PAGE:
Rodrigo has a lot of major backing, Disney alone may provide substantial support, although she is also represented by some pretty big record companies. Rodrigo has label deals with both Interscope and Geffen Records. Interscope Records has represented artists such as Billie Eilish, Lady Gaga and Machine Gun Kelly. While the stars under Geffen Records have been Jacob Collier, Weezer and even Lil Huddy. So, with Disney, Interscope and Geffen Records at her side, suffice it to say that Rodrigo is in some great company and has definitely had some help in her rise to fame.
It probably also didn’t hurt Rodrigo’s career that her marketing team is literally doing the most for her. Her team went hard trying to get the word out about her album.
The SOUR box was a goodie bag sent to celebrities such as Gwen Stefani, Joe Jonas and the Kardashians, in celebration of the release of her debut album.
The team also created the SOUR hotline, a commercial for which aired in between the Saturday Night Live episode where Rodrigo debuted as a musical guest on the show. The hotline allowed fans to simulate being on the phone with Rodrigo and even get a sneak peek at the songs before the album’s release.
Other wonders provided by the marketing team were the SOUR car wash (a safe meet and greet for Rodrigo’s top Spotify listeners), a Depop account where fans can buy the actual clothes that Rodrigo wore in the good 4 u and deja vu music videos (and other pieces from her personal wardrobe) for an affordable price– the proceeds of which go to charity, and even a collaboration with the Sour Patch Kids.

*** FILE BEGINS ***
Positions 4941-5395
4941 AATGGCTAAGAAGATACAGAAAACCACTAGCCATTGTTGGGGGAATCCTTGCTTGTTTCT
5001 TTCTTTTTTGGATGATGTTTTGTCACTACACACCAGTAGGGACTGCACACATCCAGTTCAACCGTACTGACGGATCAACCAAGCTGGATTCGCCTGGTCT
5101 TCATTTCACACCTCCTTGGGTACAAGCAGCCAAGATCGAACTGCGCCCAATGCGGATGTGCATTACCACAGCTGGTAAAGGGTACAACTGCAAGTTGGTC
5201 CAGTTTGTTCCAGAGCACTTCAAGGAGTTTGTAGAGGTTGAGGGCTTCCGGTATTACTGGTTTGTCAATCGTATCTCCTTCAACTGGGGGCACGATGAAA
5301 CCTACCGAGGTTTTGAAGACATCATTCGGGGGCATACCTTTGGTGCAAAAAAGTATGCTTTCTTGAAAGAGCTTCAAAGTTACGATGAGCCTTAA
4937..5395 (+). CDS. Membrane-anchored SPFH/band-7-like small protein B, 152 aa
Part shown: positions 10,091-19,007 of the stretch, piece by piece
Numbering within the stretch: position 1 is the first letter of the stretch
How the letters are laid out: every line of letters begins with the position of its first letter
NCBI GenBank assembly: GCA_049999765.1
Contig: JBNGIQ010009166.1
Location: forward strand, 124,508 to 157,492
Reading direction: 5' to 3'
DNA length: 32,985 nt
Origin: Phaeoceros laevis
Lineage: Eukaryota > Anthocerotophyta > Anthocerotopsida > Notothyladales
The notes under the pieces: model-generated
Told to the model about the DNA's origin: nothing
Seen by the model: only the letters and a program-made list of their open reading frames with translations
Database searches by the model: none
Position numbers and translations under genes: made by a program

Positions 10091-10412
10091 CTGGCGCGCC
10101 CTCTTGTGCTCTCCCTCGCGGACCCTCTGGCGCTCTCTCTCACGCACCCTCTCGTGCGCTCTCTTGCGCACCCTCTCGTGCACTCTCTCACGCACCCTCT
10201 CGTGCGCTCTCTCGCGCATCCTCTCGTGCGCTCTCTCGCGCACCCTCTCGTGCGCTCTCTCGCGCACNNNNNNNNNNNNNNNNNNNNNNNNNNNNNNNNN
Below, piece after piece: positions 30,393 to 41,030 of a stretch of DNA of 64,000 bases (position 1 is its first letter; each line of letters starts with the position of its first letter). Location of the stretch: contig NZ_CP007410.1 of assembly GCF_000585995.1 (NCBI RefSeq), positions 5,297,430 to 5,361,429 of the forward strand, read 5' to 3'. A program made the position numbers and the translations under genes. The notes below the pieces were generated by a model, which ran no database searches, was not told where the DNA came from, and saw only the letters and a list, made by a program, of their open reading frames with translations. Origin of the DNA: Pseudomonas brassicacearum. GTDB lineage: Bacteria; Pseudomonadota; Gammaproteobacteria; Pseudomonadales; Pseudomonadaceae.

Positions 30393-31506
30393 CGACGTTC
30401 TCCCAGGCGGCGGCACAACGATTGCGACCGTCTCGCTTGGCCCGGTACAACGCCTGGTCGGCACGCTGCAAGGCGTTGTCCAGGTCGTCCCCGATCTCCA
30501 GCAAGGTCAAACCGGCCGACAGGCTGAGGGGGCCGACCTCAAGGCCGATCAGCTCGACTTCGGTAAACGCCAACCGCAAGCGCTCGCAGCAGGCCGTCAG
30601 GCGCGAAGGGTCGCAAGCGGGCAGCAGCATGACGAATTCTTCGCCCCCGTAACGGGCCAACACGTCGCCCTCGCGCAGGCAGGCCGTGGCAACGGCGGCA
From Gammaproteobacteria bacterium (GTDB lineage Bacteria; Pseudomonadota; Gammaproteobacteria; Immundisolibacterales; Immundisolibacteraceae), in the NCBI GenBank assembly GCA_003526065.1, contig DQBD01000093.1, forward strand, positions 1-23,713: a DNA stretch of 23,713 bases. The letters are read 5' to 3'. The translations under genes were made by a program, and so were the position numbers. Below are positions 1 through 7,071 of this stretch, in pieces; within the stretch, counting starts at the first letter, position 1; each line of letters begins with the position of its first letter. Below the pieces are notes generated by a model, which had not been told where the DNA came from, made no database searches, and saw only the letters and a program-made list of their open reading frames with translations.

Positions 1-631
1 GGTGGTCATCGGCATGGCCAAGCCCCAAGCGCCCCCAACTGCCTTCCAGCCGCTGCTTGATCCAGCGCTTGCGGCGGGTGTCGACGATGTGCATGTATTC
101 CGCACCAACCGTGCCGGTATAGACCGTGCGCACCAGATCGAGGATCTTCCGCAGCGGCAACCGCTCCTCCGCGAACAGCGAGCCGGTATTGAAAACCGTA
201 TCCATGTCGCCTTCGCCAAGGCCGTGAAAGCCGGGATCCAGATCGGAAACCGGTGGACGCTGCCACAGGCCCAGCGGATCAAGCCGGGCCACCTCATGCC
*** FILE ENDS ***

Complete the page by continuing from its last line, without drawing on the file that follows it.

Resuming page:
A round of applause for the marketing and promotions team of Olivia Rodrigo… a standing ovation, even, perhaps.
It is important, of course, not to forget as well the mighty power of TikTok. Rodrigo herself said that she wrote the melody to her record-breaking driver’s license thinking that she “wanted people to make TikToks where they can transition into it”
Rodrigo currently has 7.8 million followers. Combined with the curiosity piquing content of the song and the whole love triangle situation that came with it, TikTok users definitely kept that song (and even the tea behind it) circulating throughout countless For You Pages.
It’s a big part of a record company and their respective teams’ job to help their artists reach the charts but saying that this is the only reason that an artist gained their success is kind of problematic. It is an insult to the hard work and talent of the artist.
Sure, record companies may possess (some) control over their artists, but it is the loyalty of the fans that keep them at the top. Halsey, also once accused of being an industry plant, confronted the accusations on Twitter. She proclaimed that “YOU GUYS made me what I am today by coming [to] the shows and loving the music […] before I had even 1 second of radio play”.
And fans wouldn’t be flocking towards these artists if there wasn’t something they resonated with. The fans of Rodrigo came to her aid in the face of criticism as well.
they’re so weird to her lmfao they can’t let her have fun
— scar (@02XYA) June 6, 2021
Whether or not an artist is an industry plant, there is only so much a company can do without an artist actually having talent, and fans that recognize this.
Maybe Olivia Rodrigo is an industry plant, maybe she isn’t, but maybe it’s time to let the music speak for itself. It may not be everybody’s cup of tea, but it has certainly found its following, so don’t be sour about a teenage girl’s success, and don’t knock it before you try it.